Pharmaceutical Statistics

Bayesian adaptive dose‐escalation designs for simultaneously estimating the optimal and maximum safe dose based on safety and efficacy

Journal Article

  • Author(s): Wai Yin Yeung, Bruno Reigner, Ulrich Beyer, Cheikh Diack, Daniel Sabanés bové, Giuseppe Palermo, Thomas Jaki
  • Article first published online: 09 Jul 2017
  • DOI: 10.1002/pst.1818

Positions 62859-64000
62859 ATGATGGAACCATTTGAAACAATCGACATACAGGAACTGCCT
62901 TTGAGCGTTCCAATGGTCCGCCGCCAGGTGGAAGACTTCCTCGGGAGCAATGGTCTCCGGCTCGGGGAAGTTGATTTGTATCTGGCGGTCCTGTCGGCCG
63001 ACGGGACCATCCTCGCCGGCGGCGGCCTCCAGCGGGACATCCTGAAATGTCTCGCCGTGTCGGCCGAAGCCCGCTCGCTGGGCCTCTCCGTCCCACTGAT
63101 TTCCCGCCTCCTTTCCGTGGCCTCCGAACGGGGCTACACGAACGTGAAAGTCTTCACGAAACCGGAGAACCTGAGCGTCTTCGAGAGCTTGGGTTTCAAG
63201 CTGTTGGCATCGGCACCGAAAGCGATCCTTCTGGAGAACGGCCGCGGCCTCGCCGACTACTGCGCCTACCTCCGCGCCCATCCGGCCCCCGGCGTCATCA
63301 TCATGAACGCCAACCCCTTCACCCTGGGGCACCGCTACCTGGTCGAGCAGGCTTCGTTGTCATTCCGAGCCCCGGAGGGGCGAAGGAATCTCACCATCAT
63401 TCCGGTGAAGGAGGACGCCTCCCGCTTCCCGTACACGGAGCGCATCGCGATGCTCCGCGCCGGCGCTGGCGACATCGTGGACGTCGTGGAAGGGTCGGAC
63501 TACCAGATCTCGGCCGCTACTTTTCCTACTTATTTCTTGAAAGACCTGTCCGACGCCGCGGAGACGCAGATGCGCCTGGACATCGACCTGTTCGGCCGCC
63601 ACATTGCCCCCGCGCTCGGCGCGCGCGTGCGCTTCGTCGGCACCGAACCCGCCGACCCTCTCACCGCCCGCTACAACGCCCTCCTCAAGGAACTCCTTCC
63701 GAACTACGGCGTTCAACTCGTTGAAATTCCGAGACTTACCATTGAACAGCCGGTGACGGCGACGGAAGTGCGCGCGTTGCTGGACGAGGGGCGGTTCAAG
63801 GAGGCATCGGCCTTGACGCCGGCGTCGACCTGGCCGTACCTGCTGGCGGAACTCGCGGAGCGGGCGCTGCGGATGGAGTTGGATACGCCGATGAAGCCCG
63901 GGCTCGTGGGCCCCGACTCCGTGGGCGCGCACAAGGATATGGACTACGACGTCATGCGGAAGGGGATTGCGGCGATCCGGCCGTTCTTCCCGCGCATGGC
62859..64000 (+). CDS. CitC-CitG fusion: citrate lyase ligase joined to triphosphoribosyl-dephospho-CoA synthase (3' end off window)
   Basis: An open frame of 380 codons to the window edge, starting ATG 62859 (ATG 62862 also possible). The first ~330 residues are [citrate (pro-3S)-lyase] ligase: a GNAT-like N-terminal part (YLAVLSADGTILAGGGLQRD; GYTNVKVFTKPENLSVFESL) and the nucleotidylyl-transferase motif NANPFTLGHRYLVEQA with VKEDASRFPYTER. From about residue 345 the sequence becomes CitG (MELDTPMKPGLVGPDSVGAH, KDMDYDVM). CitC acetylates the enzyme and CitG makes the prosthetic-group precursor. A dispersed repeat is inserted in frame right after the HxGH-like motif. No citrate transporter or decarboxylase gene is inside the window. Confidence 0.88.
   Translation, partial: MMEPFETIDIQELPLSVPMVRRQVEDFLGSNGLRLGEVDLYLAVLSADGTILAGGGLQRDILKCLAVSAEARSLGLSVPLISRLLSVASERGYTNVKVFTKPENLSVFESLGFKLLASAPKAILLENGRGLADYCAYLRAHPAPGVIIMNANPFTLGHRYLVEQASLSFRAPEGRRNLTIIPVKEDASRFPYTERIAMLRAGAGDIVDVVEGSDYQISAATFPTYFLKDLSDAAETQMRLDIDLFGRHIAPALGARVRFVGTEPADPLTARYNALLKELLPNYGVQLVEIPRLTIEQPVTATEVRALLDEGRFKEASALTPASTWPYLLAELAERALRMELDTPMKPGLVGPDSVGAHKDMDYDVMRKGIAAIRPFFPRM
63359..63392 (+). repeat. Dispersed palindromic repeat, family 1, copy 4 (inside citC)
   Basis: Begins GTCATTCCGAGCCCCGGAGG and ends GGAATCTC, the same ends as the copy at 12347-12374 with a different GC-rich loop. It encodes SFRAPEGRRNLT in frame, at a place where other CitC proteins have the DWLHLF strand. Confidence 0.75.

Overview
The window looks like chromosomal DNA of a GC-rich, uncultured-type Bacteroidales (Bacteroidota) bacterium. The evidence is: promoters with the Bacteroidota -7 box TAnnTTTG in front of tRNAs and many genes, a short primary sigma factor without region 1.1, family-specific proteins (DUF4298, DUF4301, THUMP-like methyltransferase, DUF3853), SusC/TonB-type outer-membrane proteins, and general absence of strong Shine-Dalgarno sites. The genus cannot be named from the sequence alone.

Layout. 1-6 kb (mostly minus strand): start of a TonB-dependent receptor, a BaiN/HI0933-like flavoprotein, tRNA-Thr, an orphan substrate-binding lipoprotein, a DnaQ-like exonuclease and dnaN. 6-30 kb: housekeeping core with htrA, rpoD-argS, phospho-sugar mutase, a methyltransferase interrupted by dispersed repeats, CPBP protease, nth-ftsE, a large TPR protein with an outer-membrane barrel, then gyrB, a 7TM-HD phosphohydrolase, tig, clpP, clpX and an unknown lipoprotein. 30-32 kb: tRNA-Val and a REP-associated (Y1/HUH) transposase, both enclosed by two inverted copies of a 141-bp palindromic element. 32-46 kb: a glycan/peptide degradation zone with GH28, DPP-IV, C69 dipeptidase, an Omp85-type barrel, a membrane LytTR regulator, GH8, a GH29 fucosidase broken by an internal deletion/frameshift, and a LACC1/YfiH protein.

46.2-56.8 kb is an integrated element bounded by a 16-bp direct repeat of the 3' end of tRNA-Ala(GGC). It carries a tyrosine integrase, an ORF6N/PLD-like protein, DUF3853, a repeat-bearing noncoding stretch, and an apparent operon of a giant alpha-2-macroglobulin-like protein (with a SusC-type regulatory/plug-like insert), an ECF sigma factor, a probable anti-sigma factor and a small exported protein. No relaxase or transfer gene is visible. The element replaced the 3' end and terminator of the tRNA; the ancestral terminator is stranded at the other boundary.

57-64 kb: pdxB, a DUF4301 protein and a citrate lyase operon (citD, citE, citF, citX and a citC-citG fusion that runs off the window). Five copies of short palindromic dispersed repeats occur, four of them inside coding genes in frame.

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The main purpose of dose‐escalation trials is to identify the dose(s) that is/are safe and efficacious for further investigations in later studies. In this paper, we introduce dose‐escalation designs that incorporate both the dose‐limiting events and dose‐limiting toxicities (DLTs) and indicative responses of efficacy into the procedure. A flexible nonparametric model is used for modelling the continuous efficacy responses while a logistic model is used for the binary DLTs. Escalation decisions are based on the combination of the probabilities of DLTs and expected efficacy through a gain function. On the basis of this setup, we then introduce 2 types of Bayesian adaptive dose‐escalation strategies. The first type of procedures, called “single objective,” aims to identify and recommend a single dose, either the maximum tolerated dose, the highest dose that is considered as safe, or the optimal dose, a safe dose that gives optimum benefit risk. The second type, called “dual objective,” aims to jointly estimate both the maximum tolerated dose and the optimal dose accurately. The recommended doses obtained under these dose‐escalation procedures provide information about the safety and efficacy profile of the novel drug to facilitate later studies. We evaluate different strategies via simulations based on an example constructed from a real trial on patients with type 2 diabetes, and the use of stopping rules is assessed. We find that the nonparametric model estimates the efficacy responses well for different underlying true shapes. The dual‐objective designs give better results in terms of identifying the 2 real target doses compared to the single‐objective designs.

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